Lorenzo, Francisco; Casal, Sonia; Moore, Pat (2010). The Effects of Content and Language Integrated Learning in European Education: Key Findings from the Andalusian Bilingual Sections Evaluation Project, Applied Linguistics. Content and Language Integrated Learning (CLIL) represents an increasingly popular pedagogic approach that has evolved in response to the recognised need for plurilingual competence in Europe. In this article, we present key findings from one of the first large-scale, multidimensional CLIL evaluation projects. We begin by outlining the emergence of European CLIL and by comparing it with other, non-European bilingual education initiatives and then we narrow the scope to Southern Spain, where the research was conducted. We outline the Andalusian Bilingual Sections programme, one of the cornerstones of the government's "Plurilingualism Promotion Plan" (2005), within which the research was conducted. In presenting results, we focus on specific areas that we believe make significant contributions to some of the key concerns in contemporary CLIL research including the linguistic competence of CLIL learners, the question of starting age, the distribution and functionalities of L2 use in CLIL classrooms, and the ways in which CLIL appears to be impacting on the educational system in general.   [More]  Descriptors: Linguistic Competence, Bilingual Education, Foreign Countries, Communicative Competence (Languages)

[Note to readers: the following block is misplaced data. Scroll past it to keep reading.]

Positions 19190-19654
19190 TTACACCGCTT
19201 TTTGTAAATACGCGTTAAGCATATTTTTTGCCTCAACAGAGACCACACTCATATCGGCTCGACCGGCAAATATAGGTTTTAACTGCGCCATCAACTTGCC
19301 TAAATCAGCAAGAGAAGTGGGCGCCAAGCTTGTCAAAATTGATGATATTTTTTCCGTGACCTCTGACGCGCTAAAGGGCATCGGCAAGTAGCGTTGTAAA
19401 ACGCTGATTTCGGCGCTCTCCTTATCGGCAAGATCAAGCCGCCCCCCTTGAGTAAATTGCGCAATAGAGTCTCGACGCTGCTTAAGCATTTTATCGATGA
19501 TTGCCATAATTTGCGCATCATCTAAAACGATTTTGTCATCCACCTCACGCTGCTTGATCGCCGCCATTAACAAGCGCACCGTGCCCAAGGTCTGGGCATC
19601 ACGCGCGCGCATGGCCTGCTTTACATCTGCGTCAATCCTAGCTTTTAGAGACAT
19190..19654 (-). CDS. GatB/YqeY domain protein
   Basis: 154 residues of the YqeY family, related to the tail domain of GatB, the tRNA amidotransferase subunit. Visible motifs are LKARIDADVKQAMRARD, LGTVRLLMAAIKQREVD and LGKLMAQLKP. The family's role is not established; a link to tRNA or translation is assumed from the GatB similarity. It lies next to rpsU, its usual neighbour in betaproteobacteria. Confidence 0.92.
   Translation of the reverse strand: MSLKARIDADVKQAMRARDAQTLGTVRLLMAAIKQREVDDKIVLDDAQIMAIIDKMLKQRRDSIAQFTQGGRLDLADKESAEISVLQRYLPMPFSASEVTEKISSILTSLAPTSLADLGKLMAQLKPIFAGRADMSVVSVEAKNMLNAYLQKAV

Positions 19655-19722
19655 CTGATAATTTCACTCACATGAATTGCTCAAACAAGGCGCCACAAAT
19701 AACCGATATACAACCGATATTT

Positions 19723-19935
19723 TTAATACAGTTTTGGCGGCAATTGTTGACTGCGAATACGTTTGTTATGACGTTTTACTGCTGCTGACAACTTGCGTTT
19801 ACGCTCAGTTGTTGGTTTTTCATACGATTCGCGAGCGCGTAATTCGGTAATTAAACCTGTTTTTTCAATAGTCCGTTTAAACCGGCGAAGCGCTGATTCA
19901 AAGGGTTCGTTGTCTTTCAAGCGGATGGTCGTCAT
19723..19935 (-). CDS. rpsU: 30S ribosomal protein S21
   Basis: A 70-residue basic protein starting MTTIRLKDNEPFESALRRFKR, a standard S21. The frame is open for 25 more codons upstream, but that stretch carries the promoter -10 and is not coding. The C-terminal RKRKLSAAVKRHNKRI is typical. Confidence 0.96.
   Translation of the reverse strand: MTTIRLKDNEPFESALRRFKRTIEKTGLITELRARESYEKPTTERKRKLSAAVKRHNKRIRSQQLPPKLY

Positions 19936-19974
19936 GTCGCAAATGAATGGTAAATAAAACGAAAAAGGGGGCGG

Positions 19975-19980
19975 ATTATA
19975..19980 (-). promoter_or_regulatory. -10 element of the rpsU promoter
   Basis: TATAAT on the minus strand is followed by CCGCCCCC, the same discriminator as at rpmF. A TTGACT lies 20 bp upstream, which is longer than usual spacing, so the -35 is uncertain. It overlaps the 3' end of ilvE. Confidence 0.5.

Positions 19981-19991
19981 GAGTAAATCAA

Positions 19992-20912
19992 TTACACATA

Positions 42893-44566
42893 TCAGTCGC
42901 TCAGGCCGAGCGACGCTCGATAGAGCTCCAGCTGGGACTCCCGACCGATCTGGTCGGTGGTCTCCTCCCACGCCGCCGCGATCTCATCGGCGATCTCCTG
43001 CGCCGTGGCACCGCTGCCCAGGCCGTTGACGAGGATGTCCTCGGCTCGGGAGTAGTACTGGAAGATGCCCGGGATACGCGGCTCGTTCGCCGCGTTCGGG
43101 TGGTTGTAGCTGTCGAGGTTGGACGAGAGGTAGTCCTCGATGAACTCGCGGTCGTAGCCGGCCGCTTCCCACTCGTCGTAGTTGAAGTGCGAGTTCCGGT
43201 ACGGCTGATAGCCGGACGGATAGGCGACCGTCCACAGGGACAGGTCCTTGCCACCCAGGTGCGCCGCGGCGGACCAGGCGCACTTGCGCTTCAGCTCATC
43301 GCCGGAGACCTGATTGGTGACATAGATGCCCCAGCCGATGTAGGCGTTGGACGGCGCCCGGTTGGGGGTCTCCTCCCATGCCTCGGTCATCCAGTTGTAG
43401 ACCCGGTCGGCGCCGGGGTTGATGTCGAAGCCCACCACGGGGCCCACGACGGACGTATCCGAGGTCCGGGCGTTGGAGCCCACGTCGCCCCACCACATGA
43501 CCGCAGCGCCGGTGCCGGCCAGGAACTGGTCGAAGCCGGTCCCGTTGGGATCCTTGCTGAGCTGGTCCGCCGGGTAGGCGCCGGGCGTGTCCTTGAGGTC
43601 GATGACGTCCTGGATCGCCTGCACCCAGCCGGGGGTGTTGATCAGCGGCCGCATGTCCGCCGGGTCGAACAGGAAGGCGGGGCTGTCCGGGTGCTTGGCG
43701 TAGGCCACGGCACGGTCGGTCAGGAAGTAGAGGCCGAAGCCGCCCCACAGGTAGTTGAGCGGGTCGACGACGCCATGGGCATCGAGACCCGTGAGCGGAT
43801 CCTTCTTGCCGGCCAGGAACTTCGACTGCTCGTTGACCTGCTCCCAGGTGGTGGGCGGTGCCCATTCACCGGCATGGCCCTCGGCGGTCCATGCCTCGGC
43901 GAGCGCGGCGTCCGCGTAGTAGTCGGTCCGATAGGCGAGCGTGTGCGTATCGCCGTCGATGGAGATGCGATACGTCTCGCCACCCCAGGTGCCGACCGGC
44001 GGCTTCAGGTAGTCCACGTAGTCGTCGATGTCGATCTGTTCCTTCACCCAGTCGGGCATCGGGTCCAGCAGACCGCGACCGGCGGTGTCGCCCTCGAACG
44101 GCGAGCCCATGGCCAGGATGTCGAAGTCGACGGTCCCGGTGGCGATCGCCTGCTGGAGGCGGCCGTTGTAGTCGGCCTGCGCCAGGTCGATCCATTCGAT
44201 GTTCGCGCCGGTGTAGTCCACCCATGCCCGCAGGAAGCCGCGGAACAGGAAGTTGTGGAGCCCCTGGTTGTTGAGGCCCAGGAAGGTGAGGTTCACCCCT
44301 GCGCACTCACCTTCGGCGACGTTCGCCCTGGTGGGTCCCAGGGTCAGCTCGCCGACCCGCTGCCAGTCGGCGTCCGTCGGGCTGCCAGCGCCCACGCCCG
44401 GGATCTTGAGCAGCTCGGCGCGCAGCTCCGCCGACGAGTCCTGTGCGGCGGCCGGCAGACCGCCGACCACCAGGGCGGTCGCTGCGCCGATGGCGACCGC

DeNicolo, Christina Passos (2016). "School within a School": Examining Implementation Barriers in a Spanish/English Transitional Bilingual Education Program, Bilingual Research Journal. This article explores the ways that general education and bilingual teachers make sense of a Spanish/English transitional bilingual program housed at one elementary school in a Midwestern school district. An in-depth examination of perceptions and attitudes unmasks key factors regarding the implementation and interpretation of bilingual programs and how these factors impact school climate and the overall functioning of the program. Primary themes indicated that the use of specific terms, such as "school within a school," exacerbated the sense of division between the general education and bilingual programs, adding to the challenges of achieving opportunities for bringing students together across programs.   [More]  Descriptors: Barriers, Bilingual Education Programs, Transitional Programs, Program Implementation